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Why definition of std::function<>::operator() in the C++ standard is:

R operator()(ArgTypes...) const;

and not

R operator()(ArgTypes&&...) const;

?

One would think that to correctly forward parameters, we need the && and then use std::forward<ArgTypes>... in the function body when forwarding the call?

I partially reimplemented std::function to test this and I found out that if I use the &&, I get "cannot bind 'xxx' lvalue to 'xxx&&'" from g++ when I try later to pass parameters by value to operator(). I thought that I got enough grasp of the rvalue/forwarding concepts, but still I cannot grok this point. What am I missing?

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1 Answer 1

up vote 10 down vote accepted

Perfect forwarding only works when the function itself (in this case operator()) is templated and the template arguments are deduced. For std::function, you get the operator() argument types from the template parameters of the class itself, which means they'll never be deduced from any arguments.

The whole trick behind perfect forwarding is the template argument deduction part, which, together with reference collapsing, is what perfect forwarding is.

I'll just conveniently link to my other answer about std::forward here, where I explain how perfect forwarding (and std::forward) works.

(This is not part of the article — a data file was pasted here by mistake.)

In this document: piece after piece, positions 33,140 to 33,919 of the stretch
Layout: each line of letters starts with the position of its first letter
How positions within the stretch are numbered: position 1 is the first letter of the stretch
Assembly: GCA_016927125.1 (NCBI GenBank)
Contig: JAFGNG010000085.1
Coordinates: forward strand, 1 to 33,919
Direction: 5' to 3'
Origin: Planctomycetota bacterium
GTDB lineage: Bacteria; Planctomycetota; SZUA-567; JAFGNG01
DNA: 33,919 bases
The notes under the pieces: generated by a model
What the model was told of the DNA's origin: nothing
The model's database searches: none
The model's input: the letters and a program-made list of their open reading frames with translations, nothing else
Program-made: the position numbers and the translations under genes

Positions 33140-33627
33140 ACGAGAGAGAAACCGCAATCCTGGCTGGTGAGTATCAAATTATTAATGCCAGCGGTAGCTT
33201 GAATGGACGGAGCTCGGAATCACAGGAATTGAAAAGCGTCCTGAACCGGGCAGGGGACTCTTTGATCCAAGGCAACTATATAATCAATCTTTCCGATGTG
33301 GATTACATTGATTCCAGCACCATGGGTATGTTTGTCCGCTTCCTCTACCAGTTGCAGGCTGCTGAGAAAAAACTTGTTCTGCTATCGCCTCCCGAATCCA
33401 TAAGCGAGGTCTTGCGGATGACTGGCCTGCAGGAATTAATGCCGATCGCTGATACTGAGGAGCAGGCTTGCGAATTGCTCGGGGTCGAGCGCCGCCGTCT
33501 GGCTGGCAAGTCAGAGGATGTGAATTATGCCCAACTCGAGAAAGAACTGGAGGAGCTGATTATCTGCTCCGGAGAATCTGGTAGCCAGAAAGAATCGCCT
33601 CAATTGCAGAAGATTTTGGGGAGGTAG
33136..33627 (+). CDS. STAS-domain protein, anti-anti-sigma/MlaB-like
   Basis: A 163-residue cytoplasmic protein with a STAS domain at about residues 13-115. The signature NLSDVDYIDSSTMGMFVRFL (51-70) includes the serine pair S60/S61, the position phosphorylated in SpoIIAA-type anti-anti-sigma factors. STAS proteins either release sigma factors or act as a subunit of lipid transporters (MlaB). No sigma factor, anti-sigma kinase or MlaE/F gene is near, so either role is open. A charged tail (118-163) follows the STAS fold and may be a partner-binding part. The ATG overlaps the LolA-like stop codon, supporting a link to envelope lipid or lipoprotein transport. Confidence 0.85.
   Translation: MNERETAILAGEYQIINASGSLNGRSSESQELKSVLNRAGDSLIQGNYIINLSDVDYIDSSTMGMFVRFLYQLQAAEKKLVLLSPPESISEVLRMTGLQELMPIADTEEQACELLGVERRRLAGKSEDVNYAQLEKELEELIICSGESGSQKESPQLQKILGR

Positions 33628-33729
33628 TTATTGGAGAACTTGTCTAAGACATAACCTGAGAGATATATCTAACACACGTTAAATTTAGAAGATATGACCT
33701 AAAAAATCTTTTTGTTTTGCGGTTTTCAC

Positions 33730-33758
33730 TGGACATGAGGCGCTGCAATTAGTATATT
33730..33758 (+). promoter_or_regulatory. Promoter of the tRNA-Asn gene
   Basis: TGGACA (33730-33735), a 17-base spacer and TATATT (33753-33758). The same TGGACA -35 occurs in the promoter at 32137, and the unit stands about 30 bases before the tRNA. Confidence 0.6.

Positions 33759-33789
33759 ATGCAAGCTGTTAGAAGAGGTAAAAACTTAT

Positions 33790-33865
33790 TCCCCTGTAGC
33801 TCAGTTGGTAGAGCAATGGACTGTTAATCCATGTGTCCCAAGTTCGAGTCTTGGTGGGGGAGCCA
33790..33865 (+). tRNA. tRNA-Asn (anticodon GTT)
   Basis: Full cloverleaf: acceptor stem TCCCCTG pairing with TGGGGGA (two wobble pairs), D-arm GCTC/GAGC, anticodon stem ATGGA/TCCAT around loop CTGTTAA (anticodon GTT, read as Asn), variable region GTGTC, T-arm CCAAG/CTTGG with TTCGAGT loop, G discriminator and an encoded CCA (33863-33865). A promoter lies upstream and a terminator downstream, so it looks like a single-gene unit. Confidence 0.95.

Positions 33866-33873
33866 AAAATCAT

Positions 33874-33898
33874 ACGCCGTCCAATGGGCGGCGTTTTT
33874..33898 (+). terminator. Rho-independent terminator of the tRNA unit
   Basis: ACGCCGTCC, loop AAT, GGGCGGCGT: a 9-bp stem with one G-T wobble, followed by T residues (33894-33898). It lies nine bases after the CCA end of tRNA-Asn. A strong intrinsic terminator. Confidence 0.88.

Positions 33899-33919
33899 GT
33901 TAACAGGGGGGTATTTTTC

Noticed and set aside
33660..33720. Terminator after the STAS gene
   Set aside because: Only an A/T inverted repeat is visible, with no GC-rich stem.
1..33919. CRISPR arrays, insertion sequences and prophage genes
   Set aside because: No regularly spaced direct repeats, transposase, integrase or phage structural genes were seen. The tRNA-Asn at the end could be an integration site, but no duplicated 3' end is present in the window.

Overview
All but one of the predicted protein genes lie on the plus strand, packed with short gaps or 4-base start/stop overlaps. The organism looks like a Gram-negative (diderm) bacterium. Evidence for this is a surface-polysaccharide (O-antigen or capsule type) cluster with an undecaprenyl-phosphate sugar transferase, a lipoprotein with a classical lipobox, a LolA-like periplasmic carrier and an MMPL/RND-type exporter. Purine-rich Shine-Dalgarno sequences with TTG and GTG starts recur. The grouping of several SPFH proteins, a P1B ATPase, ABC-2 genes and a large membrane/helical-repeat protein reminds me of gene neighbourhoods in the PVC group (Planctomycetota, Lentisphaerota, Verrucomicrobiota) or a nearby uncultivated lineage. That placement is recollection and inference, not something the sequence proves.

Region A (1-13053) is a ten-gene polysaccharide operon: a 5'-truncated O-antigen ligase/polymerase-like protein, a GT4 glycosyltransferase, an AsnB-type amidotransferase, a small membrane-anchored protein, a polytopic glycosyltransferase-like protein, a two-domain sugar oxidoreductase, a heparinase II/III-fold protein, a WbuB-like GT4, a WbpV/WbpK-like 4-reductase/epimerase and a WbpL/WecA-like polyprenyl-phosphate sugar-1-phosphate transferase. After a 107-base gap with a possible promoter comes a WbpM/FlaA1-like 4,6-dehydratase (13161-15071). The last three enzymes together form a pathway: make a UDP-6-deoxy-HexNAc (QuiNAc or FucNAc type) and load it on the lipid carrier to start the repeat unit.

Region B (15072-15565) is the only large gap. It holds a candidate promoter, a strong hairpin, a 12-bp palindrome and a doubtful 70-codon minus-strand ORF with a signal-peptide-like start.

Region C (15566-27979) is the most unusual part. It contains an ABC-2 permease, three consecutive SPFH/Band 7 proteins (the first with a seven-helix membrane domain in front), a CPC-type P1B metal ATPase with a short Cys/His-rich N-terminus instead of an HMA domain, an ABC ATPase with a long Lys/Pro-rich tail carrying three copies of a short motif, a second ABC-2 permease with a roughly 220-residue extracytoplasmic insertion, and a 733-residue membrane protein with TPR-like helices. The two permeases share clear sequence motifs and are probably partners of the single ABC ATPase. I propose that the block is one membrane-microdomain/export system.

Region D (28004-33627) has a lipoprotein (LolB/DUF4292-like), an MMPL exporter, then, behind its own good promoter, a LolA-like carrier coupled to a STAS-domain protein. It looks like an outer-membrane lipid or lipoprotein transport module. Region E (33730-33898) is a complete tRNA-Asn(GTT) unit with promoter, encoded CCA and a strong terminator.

Note that std::function's operator() doesn't need perfect forwarding, since the user himself decides what the parameters should be. This is also the reason why you cannot just add && to operator(); take this example:

void foo(int){}

int main(){
  // assume 'std::function' uses 'ArgTypes&&...' in 'operator()'
  std::function<void(int)> f(foo);
  // 'f's 'operator()' will be instantiated as
  // 'void operator()(int&&)'
  // which will only accept rvalues
  int i = 5;
  f(i); // error
  f(5); // OK, '5' is an rvalue
}
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Thanks, everything makes perfect sense now. –  airman Jun 21 '12 at 11:53
    
@Xeo, your code compiles correctly... ideone.com/7TyCB8 There is no error at f(i), can you explain what you mean by "// error", or perhaps I'm using the wrong compiler. Thanks. –  Will Bradley Feb 27 '13 at 22:36
    
@WillBradley: Reread the comment at the top of main: Assume that std::function<R(Args...)>::operator()'s signature was actually R(Args&&...) - this would, with, say, function<void(int)> produce void(int&&) for the operator(), which would now only accept rvalues. –  Xeo Feb 27 '13 at 23:18

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